Pneumatic tubes cut lab turnaround times
Using a pneumatic tube delivery system for transporting blood samples from the ED to the laboratory can reduce turnaround times significantly, says a recently published study.1
Researchers compared turnaround times for two EDs, one with a pneumatic tube system and the other using human couriers. Blood samples delivered with a pneumatic tube system took were 33 minutes for hemoglobin and 64 minutes for potassium, compared with 43 minutes for hemoglobin and 72 minutes for potassium when samples were transported by hand.
The study also found that when specimens were hand-carried, they could sit for significant periods of time waiting to be picked up, because delivery was dependent on a health care aide being available.
The samples delivered by hand had a trend toward increased hemolysis, though not statistically significant, says Christopher Fernandes, MD, the study's lead author and professor and head of emergency medicine at McMaster University in Ontario, Canada. "The study's findings imply that centers without a pneumatic tube system would have significant delays in turnaround time on lab samples, as well as potential redraws due to hemolysis," he says. "The end result is more work for emergency nurses to achieve the same result."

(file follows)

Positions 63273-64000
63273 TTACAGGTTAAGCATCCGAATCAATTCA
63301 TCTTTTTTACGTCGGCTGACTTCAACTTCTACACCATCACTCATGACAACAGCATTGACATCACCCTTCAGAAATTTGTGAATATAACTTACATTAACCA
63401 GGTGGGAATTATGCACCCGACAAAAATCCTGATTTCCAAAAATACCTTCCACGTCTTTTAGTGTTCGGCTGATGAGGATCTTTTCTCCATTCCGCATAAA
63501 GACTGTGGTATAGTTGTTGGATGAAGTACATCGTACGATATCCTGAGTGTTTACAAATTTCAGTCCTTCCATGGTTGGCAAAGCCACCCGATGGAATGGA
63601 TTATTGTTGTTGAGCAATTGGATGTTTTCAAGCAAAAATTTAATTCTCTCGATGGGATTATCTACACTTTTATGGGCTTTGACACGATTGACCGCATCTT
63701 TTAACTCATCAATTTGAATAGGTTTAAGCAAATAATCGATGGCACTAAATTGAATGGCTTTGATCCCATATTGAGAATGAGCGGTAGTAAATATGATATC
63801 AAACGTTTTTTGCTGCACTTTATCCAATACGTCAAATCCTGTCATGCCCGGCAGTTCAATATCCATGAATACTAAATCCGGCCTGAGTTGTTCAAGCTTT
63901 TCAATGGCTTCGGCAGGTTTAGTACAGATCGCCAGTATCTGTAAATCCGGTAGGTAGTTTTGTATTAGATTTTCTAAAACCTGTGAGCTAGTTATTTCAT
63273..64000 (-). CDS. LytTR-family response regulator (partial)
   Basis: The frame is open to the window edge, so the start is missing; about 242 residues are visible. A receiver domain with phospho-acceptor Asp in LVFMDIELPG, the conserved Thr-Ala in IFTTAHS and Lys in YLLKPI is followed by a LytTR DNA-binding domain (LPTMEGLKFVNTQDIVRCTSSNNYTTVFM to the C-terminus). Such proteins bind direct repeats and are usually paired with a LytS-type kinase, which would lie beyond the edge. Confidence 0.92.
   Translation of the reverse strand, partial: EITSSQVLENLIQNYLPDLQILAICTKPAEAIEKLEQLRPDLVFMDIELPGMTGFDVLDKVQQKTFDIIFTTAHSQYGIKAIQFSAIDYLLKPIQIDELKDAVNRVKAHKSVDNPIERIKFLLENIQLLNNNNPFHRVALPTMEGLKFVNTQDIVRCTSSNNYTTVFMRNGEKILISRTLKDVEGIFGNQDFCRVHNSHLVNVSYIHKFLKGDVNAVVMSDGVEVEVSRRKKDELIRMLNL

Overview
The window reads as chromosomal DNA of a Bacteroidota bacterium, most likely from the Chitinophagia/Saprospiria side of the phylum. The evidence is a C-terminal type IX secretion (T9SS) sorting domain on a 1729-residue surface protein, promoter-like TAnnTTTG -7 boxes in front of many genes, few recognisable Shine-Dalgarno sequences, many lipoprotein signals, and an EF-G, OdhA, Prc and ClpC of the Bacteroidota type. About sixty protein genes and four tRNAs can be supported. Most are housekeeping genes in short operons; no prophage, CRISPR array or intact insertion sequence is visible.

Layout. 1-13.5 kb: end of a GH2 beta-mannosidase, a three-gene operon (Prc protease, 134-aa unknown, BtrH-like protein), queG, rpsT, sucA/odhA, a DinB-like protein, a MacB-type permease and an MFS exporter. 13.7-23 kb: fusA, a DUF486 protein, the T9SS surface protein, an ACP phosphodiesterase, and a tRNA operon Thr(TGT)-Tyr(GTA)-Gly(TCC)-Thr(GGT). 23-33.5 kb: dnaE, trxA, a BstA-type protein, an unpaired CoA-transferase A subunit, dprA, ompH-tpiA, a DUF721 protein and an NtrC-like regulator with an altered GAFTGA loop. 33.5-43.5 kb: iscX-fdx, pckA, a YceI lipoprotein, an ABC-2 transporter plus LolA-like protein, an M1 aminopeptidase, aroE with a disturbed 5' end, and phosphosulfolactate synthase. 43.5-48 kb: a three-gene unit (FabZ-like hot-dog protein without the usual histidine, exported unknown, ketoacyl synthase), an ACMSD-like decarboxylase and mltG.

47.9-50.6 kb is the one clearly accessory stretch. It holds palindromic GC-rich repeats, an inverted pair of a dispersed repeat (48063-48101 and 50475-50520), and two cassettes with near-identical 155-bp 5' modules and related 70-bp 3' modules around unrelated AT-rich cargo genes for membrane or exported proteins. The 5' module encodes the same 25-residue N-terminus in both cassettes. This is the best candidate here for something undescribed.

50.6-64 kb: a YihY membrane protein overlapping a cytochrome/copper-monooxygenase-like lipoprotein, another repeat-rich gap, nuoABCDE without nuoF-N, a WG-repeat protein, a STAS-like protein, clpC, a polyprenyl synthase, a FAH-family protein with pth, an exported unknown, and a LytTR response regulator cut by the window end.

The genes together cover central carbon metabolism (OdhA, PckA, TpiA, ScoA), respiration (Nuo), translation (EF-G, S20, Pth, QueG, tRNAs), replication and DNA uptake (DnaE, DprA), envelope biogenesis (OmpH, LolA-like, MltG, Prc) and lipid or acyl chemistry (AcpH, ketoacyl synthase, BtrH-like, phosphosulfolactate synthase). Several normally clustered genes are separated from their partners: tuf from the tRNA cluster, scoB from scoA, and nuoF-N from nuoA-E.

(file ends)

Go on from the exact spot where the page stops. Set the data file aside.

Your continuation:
- Fernandes CMB, Worster A, Eva K, et al. Pneumatic tube delivery system for blood samples reduces turnaround times without affecting sample quality. J Emerg Nurs 2006; 32:139-143.
For more information on use of pneumatic tube systems in the ED, contact:
- Christopher Fernandes, MD, Professor and Head of Emergency Medicine, McMaster University, 237 Barton St. E., Hamilton, ON L8L 2X2, Canada. E-mail: firstname.lastname@example.org.